178. Also, presumably in an effort to make the rules sound friendly and casual, Just Like Garyma Used To Make, there are a lot of basic game concepts that the writers deliberately did not reify into official mechanics. For example: there is no "move action". This means that if you, personally, wish to stand still while your summoned celestial dire badger advances on the enemy, you must elect to *move zero feet*.
  179.  
  180.  
  181. Yeah as Ferrinus mentions, please note one of the funniest features: often when they have a 4e style concept, they deliberatly hide it behind plain speech language, and delibatly make it non-standard as well.
  182.  
  183. So as a hypothetical, imagine if minor actions kinda exist? But instead of defining them in a glossary, and using a standard name for it, each instance in the rules is a plain-speech sentence describing a small unit of time which is never quite the same thing.
  184.  
  185.  
  186. It's really breathtaking. There are a ton of things in the game that just say "This can be done so quickly that it still allows you time to take an action" or "at the same time as you move during your turn, you.." or a similarly clumsy sentence. Because, presumably, Move Actions are too immersion-breaking and gamey.
  187.  
  188.  
  189. Yeah, they replaced the action economy and any case of elegant language from 4e with... whatever the opposite of elegant language is, I guess? Things like the Cleric's "Healing Word" power at level 3, which lets you cast a single curing spell so fast that "you can still take your normal turn." I'm not sure it ever defines what a normal turn is though.
  190.  
  191.  
  192. To be clear, this is 1.0, this is almost certainly *pre poll*.
  193.  
  194. The problem is that the polls have not been asking 'should we make fighters boring shit', or 'should wizards be able to step on everyone's niche'?
  195.  
  196. The polls are almost certainly shaped by NDA playtest, which is a huge love-fest if the blogs and comments online are anything to go by, and has certainly failed to give a voice to fans of 4e. The poll questions only make this clear. They're just there to get confirmation or be ignored.
  197.  
  198. There may be fans of 4e who claim they like this, that it offers a place for them but. . I struggle to think that part of 4e they are fans of, or what of 4e they see in it.
  199.  
  200. >I also like that the people most pessimistic about it seem to be the people who have had access to the rules. Not a coincidence, sadly.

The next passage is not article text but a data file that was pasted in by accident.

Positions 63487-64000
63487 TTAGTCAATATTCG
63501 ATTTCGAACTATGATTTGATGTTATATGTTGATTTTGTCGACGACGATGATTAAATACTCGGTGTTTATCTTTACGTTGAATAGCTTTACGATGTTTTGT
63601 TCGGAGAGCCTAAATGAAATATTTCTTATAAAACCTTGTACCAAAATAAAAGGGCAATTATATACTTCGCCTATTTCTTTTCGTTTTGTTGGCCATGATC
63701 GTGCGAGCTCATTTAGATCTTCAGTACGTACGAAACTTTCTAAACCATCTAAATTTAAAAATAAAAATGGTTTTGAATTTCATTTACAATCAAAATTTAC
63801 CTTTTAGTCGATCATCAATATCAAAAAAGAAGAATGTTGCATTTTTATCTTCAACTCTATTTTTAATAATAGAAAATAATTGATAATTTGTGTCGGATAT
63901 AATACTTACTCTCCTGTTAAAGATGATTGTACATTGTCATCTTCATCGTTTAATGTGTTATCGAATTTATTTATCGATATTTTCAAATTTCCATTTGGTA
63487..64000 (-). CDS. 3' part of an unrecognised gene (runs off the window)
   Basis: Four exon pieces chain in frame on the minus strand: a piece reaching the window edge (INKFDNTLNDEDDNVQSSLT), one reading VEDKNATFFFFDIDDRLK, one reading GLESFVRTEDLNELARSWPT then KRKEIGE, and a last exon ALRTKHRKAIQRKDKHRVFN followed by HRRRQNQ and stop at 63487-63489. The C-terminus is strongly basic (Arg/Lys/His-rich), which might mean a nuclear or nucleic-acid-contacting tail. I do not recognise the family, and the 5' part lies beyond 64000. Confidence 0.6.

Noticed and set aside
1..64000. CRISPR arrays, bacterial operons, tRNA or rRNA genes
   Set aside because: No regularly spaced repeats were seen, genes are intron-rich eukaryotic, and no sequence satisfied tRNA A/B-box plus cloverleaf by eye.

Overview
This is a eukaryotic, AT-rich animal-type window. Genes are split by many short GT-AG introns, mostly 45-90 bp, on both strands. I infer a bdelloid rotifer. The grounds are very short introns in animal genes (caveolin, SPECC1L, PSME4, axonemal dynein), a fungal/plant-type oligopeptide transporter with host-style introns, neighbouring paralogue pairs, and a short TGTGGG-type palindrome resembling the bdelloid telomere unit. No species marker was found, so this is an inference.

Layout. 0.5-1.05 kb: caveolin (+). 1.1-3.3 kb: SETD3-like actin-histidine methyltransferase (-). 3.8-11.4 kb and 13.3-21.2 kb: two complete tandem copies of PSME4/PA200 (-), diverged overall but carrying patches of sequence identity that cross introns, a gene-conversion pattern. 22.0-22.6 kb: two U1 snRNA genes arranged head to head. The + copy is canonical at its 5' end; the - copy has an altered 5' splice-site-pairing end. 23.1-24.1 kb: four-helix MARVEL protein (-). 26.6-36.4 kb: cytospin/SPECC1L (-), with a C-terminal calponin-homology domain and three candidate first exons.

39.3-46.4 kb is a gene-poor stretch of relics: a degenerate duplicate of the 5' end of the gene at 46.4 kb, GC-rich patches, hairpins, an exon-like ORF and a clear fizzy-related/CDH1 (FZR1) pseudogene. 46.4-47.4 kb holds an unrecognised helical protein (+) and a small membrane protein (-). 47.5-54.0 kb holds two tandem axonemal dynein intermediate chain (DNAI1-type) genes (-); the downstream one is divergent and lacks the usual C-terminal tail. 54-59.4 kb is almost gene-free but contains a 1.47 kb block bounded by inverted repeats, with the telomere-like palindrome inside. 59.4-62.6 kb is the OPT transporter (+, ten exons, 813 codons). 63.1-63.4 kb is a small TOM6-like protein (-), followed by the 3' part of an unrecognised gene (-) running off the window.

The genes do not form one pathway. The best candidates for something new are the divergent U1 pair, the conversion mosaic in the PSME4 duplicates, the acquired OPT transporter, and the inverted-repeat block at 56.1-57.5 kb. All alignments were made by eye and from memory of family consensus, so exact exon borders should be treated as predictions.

201.  
  202. The thing is, we were super down on 5e before we saw this, based on everything we've been discussing.
  203.  
  204. Then we saw it.
  205.  
  206. >Once you see it, you can only really be shocked by how the design team has been operating in such bad faith. If you were hoping they would at least acknowledge that 4th edition had some improvements and worked to build on them, it's a punch to the stomach to see that a bunch of honest-to-goodness grognards are running the show.
  207.  
  208. It is honestly pretty dishonest for them to claim that this is anything but a do-over of 3e.
  209.  
  210. There is nothing relating to 4e here, apart from a few trappings of mechanics balance which, frankly, are meaingless without a solid, ludic context of the sort 4e has.
  211.  
  212. When they say 'drawing on 4e', they mean '3e by way of the dodgier bits of essentials'.
  213.  
  214. Ferrinus is right to say that 5e has bits of 4e stuff in it. But he already said the punchline to that.
  215.  
  216. It's like 3e, only:
  217. Wizards get at-will powers. No more crossbows!
  218. Fighters still don't get shit.
  219.  
  220. They adding the bits of 4e /which made things more fun for wizards/, and leaving out the bits /that made the game more fun for everyone./
  221.  
  222.  
  223.  
  224. >-Twenty different conditions that can negatively affect a character. 20. What's the difference between Blinded, Dazzled, and Dazed? Between Enervated, Sickened, Frightened, Shaken, and Panicked? Buy 5e and find out
  225.  
  226. i'm going to spoil some of this for everyone, as a mean pessimist! here's what they do in current playtest. note that all this is DMG-only! players don't get a glossary or an explanation of status effects.